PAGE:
Identification and Creation
Object Number
2002.50.98
Title
Pitcher with Foliate Carving
Classification
Vessels
Work Type
vessel
Date
12th century
Places
Creation Place: Middle East, Iran
Period
Seljuk-Atabeg period
Persistent Link
https://hvrd.art/o/148155
Physical Descriptions
Medium
Fritware with carved decoration under turquoise (copper) transparent alkali glaze
Technique
Carved
Dimensions
11.6 x 20.4 cm (4 9/16 x 8 1/16 in.)
Provenance
[Mansour Gallery, London, 1973], sold; to Stanford and Norma Jean Calderwood, Belmont, MA (1973-2002), gift; to Harvard Art Museums, 2002.
Acquisition and Rights
Credit Line
Harvard Art Museums/Arthur M. Sackler Museum, The Norma Jean Calderwood Collection of Islamic Art
Accession Year
2002
Object Number
2002.50.98
Division
Asian and Mediterranean Art
Contact
am_asianmediterranean@harvard.edu
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Descriptions
Description
The decoration on the body of this pitcher is incised and consists of highly stylized leaf forms. Squat in shape, the pitcher has a lobed rim and three handles topped with flower heads in relief. Although its decoration is common on other monochrome incised pitchers, its wide mouth and handles are a rarity; the knobs above the handles indicate that it follows a metal prototype. The turquoise glaze that covers both interior and exterior of the body terminates thickly above the foot. Despite several repairs, particularly around the base, the vessel retains its original form.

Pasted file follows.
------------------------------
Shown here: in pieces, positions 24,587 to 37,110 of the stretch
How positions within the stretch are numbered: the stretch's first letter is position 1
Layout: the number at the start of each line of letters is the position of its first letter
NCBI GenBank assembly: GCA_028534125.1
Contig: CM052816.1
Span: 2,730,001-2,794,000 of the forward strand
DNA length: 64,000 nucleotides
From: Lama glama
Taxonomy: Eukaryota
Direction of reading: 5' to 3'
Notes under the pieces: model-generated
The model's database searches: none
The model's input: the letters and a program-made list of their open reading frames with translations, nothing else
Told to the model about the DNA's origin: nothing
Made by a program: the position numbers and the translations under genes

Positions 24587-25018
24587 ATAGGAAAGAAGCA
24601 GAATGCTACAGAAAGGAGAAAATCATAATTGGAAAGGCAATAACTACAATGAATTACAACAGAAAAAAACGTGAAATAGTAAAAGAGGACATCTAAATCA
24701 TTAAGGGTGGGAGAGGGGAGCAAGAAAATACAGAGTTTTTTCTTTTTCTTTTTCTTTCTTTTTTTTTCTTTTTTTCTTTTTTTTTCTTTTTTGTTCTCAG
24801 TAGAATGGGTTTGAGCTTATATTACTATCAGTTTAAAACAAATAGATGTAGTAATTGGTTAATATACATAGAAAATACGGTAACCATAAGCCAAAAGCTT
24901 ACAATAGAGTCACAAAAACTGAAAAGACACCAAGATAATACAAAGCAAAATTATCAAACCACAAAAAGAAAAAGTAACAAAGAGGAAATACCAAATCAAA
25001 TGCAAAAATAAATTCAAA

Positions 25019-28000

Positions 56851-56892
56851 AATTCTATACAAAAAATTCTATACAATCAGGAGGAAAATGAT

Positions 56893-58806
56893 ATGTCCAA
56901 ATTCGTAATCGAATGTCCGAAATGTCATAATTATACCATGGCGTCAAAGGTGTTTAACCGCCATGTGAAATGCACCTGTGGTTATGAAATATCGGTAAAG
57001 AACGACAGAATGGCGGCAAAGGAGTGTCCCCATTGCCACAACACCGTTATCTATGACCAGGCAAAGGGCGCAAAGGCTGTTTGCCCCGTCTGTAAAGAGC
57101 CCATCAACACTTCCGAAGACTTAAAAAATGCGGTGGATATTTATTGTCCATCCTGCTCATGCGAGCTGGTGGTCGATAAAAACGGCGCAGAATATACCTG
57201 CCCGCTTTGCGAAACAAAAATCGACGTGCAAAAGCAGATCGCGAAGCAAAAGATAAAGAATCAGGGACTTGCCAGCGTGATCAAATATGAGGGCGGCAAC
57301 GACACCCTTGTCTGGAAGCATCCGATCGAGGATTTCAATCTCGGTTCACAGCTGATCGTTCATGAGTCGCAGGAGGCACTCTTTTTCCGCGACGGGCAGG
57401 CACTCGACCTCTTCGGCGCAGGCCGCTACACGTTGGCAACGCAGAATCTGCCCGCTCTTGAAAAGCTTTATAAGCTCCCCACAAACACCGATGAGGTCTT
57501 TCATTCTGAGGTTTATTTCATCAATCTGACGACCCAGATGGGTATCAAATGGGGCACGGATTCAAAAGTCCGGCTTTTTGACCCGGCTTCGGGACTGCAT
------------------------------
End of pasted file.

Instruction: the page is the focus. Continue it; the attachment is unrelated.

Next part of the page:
Published Catalogue Text: In Harmony: The Norma Jean Calderwood Collection of Islamic Art , written 2013
23

Pitcher with foliate carving
Iran, Seljuk-Atabeg
period, 12th century
Fritware with carved decoration under turquoise (copper) transparent alkali glaze
11.6 × 20.4 cm (4 9/16 × 8 1/16 in.)
2002.50.98

The decoration on the body of this pitcher is incised, rather than molded (see cats. 21 and 22), and consists of highly stylized leaf forms. Squat in shape, the pitcher has a lobed rim and three handles topped with flower heads in relief. Although its decoration is common on other monochrome incised pitchers, its wide mouth and handles are a rarity; the knobs above the handles indicate that it follows a metal prototype. The turquoise glaze that covers both interior and exterior of the body terminates thickly above the foot. Despite several repairs, particularly around the base, the vessel retains its original form.

Ayşin Yoltar-Yıldırım

Publication History

Mary McWilliams, ed., In Harmony: The Norma Jean Calderwood Collection of Islamic Art, exh. cat., Harvard Art Museums (Cambridge, MA, 2013), p. 185, cat. 23, ill.

Exhibition History

In Harmony: The Norma Jean Calderwood Collection of Islamic Art, Harvard Art Museums, Cambridge, 01/31/2013 - 06/01/2013

This record has been reviewed by the curatorial staff but may be incomplete. Our records are frequently revised and enhanced. For more information please contact the Division of Asian and Mediterranean Art at am_asianmediterranean@harvard.edu